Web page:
Then a lacklustre response from Corbyn, not nearly strong or forceful enough.

    And then it descended into exchanging pathetic taunts and insults.

    All while the country falls apart with appallingly poor governance and crippling uncertainty.

    What an embarrassment.
     
  11. Stretch

    Capodecina

    Joined: Feb 14, 2004

    Posts: 11,615

    Location: Peoples Republic of Histonia, Cambridge

    For the love of all that's decent get someone else to do it.

    How Boris has managed to come out of this alive let alone on top is incomprehensible.
     
  12. Firestar_3x

    Caporegime

    Joined: Mar 11, 2005

    Posts: 29,628

    Location: Leafy Cheshire

    In-front of his bedroom mirror?
     
  13. StriderX

    Capodecina

    Joined: Mar 18, 2008

    Posts: 22,750

    In a Normal universe, first of all... they wouldn’t have even attempted this, secondly... anyone who’s position is made disgraced (grayling should have been fired ages ago for example), should she down as a matter of honour for the position.

    But we have deeply unpatriotic individuals here, who don’t care beyond party politics or their career.
     
  14. Btone

    Wise Guy

    Joined: Jan 23, 2003

    Posts: 1,122

    Location: N.I.

    my answer was to

    we had over 20 years in the EEC before it became the EU, 20 years of the minority leavers lied to us, made up fake news all to discredit the EEC/EU

    and then 20 more years of there lies while we in the EU

    and now we have a MINORITY government trying to forces it will on the UK sovereign parliament
     
  15. chrismscotland

    Wise Guy

    Joined: Jul 16, 2009

    Posts: 2,487

    He comes across much better on the campaign trail, I'm no Corbyn voter but some of his rally's in the 2017 campaign were excellent
     
  16. NiCkNaMe

    Mobster

    Joined: Jul 17, 2005

    Posts: 3,042

    This is why there is dissatisfaction with parliament being recalled. They fulfil a purpose, but with regards to Brexit they have failed miserably and this is now distracting from all the work that needs to occur between now and October the 31st.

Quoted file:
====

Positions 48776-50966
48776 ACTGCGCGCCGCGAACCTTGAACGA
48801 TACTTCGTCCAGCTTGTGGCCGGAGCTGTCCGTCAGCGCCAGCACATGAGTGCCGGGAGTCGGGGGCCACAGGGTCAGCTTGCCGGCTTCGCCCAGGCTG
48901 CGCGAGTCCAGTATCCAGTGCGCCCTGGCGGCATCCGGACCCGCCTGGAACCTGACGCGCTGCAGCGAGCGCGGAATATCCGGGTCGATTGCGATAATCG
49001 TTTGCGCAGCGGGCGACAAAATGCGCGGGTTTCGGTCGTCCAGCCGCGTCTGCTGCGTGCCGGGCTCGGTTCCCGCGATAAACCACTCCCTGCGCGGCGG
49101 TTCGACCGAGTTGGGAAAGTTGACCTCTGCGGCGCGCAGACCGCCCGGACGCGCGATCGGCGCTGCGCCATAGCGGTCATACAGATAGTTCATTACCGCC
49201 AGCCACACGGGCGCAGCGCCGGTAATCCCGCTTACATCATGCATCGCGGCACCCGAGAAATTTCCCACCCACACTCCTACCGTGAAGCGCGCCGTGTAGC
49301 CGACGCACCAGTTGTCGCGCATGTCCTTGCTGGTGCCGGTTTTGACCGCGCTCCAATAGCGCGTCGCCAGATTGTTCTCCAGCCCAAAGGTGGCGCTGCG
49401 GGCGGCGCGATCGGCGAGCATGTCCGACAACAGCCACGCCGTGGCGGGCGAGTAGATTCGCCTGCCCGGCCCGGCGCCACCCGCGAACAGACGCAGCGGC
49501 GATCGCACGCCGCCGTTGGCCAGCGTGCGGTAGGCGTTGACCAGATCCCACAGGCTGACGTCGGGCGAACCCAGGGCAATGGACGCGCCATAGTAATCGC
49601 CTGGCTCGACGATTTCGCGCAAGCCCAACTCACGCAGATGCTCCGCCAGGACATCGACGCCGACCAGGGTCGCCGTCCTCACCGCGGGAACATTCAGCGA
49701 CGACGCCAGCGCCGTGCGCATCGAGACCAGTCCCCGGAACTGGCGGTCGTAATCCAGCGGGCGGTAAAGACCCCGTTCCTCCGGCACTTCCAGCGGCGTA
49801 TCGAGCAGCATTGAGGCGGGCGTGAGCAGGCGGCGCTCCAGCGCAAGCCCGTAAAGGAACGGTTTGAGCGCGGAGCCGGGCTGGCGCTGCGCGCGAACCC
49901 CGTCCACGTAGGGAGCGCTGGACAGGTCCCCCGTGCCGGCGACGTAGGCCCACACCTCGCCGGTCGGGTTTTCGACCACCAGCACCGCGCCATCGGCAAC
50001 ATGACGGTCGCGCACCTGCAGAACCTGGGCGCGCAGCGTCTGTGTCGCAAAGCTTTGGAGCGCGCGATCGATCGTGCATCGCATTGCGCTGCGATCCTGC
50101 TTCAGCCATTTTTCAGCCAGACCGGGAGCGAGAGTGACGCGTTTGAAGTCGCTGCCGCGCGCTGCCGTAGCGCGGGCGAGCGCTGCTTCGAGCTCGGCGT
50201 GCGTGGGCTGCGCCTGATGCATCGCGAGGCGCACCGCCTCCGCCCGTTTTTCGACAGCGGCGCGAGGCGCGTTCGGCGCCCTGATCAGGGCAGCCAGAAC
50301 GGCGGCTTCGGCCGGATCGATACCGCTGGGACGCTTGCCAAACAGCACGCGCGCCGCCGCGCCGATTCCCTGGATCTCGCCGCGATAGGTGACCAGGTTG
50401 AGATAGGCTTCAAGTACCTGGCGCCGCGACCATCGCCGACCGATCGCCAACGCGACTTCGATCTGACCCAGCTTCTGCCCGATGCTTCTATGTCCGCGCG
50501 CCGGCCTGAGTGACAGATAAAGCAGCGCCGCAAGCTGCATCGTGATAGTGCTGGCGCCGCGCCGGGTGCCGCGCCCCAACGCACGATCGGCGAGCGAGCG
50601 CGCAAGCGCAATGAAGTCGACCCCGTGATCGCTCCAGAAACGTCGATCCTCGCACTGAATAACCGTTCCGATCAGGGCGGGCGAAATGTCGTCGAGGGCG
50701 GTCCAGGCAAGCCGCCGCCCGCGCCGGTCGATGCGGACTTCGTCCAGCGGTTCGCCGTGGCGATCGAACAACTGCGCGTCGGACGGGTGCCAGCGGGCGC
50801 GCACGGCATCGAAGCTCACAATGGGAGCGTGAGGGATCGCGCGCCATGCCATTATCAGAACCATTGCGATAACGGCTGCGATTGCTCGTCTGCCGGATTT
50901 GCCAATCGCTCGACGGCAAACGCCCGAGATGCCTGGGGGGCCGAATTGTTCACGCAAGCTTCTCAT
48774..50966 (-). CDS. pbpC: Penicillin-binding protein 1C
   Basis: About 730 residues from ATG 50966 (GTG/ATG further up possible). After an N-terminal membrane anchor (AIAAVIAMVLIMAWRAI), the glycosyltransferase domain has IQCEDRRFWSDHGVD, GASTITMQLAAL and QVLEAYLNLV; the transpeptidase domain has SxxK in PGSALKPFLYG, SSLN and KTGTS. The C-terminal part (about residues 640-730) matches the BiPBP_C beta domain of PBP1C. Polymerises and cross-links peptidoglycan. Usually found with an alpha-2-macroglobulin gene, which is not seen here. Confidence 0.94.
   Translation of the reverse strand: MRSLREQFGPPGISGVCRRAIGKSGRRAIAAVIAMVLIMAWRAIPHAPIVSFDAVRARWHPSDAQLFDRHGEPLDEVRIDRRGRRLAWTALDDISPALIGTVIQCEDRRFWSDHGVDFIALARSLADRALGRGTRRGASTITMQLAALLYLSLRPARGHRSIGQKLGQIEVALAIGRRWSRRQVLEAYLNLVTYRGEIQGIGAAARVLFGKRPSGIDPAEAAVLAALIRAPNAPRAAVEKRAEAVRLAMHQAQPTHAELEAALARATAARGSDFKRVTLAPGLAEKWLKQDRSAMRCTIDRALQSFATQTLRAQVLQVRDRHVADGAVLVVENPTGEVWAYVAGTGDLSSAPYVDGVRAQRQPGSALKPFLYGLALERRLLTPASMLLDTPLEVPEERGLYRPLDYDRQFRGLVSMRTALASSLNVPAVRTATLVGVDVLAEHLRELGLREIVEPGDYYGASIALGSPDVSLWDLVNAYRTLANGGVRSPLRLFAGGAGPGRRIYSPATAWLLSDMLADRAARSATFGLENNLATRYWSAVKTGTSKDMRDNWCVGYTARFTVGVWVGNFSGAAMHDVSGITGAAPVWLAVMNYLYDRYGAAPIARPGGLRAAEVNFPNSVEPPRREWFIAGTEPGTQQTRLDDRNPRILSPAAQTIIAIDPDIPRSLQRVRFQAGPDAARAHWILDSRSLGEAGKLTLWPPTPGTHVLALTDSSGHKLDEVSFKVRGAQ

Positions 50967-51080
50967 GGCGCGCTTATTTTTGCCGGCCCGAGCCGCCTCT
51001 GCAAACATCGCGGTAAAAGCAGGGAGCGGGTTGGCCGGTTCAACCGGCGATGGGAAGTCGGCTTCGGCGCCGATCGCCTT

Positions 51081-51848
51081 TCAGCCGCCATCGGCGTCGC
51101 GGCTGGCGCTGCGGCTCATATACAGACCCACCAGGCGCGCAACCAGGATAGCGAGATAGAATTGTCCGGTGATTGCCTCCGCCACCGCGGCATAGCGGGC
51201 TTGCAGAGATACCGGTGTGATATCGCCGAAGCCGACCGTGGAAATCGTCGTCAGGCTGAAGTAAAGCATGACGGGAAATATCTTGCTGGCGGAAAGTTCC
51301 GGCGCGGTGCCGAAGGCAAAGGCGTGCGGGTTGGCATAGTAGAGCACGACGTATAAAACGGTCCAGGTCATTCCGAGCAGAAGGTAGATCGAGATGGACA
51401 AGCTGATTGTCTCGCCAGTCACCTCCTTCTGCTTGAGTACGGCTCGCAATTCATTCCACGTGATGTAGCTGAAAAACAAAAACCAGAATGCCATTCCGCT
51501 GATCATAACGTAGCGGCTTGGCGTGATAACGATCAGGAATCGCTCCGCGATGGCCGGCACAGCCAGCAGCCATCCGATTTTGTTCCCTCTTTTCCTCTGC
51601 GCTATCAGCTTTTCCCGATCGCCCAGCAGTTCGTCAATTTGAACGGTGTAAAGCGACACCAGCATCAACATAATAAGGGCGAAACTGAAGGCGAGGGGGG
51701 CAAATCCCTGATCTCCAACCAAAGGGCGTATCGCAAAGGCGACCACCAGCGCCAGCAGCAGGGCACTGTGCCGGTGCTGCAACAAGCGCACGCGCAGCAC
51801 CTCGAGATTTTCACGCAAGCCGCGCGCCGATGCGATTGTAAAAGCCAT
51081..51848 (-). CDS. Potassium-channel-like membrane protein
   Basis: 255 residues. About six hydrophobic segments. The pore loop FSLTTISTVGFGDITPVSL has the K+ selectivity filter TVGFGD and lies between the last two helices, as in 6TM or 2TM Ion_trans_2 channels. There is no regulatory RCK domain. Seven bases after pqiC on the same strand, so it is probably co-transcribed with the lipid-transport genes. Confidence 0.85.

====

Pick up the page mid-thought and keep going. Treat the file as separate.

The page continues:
17. StriderX

    Capodecina

    Joined: Mar 18, 2008

    Posts: 22,750

    The reality is that parliament deserves rightly to be able to sit, judge the ministers responsible for their lack of action or misaction.

    People dissatisfied with democracy should just leave.
     
  18. PapaLazaru

    Capodecina

    Joined: Dec 23, 2009

    Posts: 17,528

    So more work would have taken place during prorogation? I'm not getting your point?
     
  19. FoxEye

    Capodecina

    Joined: Feb 17, 2006

    Posts: 22,038

    Location: Cornwall

    If you're a fan of deadlock, or a fan of puppet governments where the opposition parties force through legislation against the government's wishes.

    Whilst the opposition also realises that they, somewhat perversely, have more power (and/or political capital) outside of office than the government has in office. And also that a GE might well put an end to this farce.

    I'm not saying that we should play into the government's hands by having a GE right now, but surely the Fixed Term Parliaments Act has to be abolished immediately after the next GE. You can't let this particular situation arise again.
     
  20. dowie

    Caporegime

    Joined: Jan 29, 2008

    Posts: 44,535

    Why would he apologise when, at the time, they believed at the time that what they were doing was legal?